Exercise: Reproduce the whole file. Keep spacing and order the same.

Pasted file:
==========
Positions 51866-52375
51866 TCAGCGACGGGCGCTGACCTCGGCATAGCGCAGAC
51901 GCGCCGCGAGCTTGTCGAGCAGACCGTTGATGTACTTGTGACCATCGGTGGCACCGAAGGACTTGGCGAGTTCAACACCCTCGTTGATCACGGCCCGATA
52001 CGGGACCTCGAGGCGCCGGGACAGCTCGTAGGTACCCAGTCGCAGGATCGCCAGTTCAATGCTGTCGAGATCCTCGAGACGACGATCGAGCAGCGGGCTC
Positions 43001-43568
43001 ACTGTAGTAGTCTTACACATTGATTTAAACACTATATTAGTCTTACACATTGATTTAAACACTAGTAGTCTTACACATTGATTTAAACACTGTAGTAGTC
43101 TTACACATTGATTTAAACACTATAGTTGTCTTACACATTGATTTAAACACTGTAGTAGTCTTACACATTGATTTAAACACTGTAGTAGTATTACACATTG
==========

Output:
Positions 51866-52375
51866 TCAGCGACGGGCGCTGACCTCGGCATAGCGCAGAC
51901 GCGCCGCGAGCTTGTCGAGCAGACCGTTGATGTACTTGTGACCATCGGTGGCACCGAAGGACTTGGCGAGTTCAACACCCTCGTTGATCACGGCCCGATA
52001 CGGGACCTCGAGGCGCCGGGACAGCTCGTAGGTACCCAGTCGCAGGATCGCCAGTTCAATGCTGTCGAGATCCTCGAGACGACGATCGAGCAGCGGGCTC
Positions 43001-43568
43001 ACTGTAGTAGTCTTACACATTGATTTAAACACTATATTAGTCTTACACATTGATTTAAACACTAGTAGTCTTACACATTGATTTAAACACTGTAGTAGTC
43101 TTACACATTGATTTAAACACTATAGTTGTCTTACACATTGATTTAAACACTGTAGTAGTCTTACACATTGATTTAAACACTGTAGTAGTATTACACATTG